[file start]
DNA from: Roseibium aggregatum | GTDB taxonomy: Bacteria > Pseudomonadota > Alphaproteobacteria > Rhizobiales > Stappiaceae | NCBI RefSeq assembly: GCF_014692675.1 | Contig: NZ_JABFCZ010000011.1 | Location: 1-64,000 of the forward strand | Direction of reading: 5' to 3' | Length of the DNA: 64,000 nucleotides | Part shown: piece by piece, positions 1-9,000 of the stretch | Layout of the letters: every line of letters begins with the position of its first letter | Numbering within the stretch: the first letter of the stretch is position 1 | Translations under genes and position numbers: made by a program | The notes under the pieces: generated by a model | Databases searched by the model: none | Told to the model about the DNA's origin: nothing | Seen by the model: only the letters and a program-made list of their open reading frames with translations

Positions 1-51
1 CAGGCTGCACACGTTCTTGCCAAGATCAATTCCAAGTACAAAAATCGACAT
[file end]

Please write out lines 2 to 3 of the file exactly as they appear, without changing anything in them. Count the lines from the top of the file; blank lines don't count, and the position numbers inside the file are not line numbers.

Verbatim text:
Positions 1-51
1 CAGGCTGCACACGTTCTTGCCAAGATCAATTCCAAGTACAAAAATCGACAT